Now we are in Khartoum and have met back up with the rest of the group. We have found a great overlanding garage, with a very helpfull local man taking care of us, even arranging an appartment for us to stay in and inviting us to his families home for dinner. Despite the political troubles, Sudan is a very welcoming place, with the local people pleased to see us here.

Wednesday, October 20, 2010

Egypt to Sudan

So today we arrived in Wadi Halfa, Sudan. Still hot as ever, still sweating like mad in the 40 degrees plus heat. First impressions are of a very friendly relaxed town.

We have come from Aswan in Southern Egypt by way of a long and crowded ferry. The bikes arrive either tomorrow or Thursday on a separate barge. Our last days in Egypt were spent sorting out official paperwork. First we had to get new number plates fabricated. This was due to the fact that the Alexandria port only issued one plate, and they require two in Aswan. The choice was either to seek a police report saying that one plate was lost/stolen, or make new plates, an easy task given that they are only painted in the first place. Seems an absurd thing to have to do, but this is Egypt and the later option saved us much hassle. The next day we set off for the traffic court, to obtain a slip of paper stating that we had not committed any driving offences. As expected this was a typical Egyptian Beurecratic nightmare, coming in at initially four hours, after which we realised all the slips had been handed out to the wrong people, with various numbers mixed up. The smile grin and bear approach followed with another two hours of waiting in the court office making small talk with the court chief and we finally managed some progress. Then it was back down to the Nile river ferry company to buy the tickets.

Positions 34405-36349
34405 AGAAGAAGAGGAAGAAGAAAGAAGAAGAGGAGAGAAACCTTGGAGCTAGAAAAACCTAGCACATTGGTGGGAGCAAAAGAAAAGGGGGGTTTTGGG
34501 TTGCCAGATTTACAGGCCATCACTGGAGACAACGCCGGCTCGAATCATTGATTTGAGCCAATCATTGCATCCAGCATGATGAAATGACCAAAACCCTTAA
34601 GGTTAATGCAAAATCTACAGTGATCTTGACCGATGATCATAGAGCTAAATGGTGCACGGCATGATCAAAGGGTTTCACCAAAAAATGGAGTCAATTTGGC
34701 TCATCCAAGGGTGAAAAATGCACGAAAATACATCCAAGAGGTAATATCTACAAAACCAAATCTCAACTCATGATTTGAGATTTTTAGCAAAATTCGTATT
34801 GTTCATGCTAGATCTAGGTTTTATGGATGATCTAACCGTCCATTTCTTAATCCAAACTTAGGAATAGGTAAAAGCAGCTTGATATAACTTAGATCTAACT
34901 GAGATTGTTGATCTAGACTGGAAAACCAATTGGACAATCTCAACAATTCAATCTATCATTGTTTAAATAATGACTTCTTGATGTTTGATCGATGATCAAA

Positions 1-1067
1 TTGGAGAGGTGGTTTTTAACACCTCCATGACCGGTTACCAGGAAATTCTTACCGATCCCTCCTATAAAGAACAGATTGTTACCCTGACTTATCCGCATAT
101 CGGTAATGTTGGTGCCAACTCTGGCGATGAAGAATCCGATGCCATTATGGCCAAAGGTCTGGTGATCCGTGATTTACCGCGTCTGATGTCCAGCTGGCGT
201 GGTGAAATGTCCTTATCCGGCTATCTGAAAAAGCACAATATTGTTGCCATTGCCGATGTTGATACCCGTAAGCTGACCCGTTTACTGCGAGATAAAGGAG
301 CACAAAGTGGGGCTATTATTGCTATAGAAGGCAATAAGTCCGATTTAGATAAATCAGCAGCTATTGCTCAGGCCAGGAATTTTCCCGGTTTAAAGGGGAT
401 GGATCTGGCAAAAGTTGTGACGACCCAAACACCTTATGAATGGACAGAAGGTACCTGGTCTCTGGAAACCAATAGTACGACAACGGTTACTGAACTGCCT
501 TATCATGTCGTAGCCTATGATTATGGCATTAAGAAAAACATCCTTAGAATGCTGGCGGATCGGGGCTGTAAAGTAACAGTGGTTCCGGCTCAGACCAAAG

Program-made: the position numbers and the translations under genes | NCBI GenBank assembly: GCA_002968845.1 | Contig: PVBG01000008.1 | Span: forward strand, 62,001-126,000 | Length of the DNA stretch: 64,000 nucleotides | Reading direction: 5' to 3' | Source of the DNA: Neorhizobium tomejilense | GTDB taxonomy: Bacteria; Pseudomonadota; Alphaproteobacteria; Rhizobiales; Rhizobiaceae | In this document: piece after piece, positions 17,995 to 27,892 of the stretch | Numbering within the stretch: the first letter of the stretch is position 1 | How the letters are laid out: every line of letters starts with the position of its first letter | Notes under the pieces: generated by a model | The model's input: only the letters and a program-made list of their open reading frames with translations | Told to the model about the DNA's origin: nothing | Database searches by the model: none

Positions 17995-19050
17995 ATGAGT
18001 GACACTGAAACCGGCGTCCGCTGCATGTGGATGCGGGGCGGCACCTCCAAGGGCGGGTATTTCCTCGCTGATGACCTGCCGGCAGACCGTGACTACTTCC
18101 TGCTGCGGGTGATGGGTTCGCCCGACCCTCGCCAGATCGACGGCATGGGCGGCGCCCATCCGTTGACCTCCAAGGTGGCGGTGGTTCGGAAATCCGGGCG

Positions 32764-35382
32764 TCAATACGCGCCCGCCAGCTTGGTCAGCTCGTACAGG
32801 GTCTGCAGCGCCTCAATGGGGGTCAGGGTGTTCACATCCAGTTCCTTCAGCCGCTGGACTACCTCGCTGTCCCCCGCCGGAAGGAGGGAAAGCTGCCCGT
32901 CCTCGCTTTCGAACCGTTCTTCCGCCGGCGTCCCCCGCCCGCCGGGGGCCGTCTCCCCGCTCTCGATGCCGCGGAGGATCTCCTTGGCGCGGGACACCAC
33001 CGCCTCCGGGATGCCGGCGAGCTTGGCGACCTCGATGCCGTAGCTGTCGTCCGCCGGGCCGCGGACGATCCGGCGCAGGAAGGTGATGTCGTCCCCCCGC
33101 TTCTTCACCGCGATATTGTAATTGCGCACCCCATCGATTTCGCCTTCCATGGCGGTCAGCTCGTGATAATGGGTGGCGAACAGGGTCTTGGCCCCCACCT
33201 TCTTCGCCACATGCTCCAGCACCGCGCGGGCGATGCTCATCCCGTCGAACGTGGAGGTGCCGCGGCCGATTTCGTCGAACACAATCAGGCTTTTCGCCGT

As for the ferry itself, certainly a hive of activity. It only runs weekly, and serves as the main way for the Sudanese to get all there supplies from Egypt. We saw all sorts of things dragged onto the ferry including a stack of dated 14 inch TV’s and kitchen sinks.

So far on the trip, the bike has been running well, especially given the 60,000 miles on the clock. Most of us did oil changes in Luxor/Aswan. I did manage to drop mine in the campsite in Luxor, breaking the rear right indicator. Didn’t really need that anyway! Also smashed my right rear vision mirror trying to man handle the bike into position on the back of the very full barge. Oh well.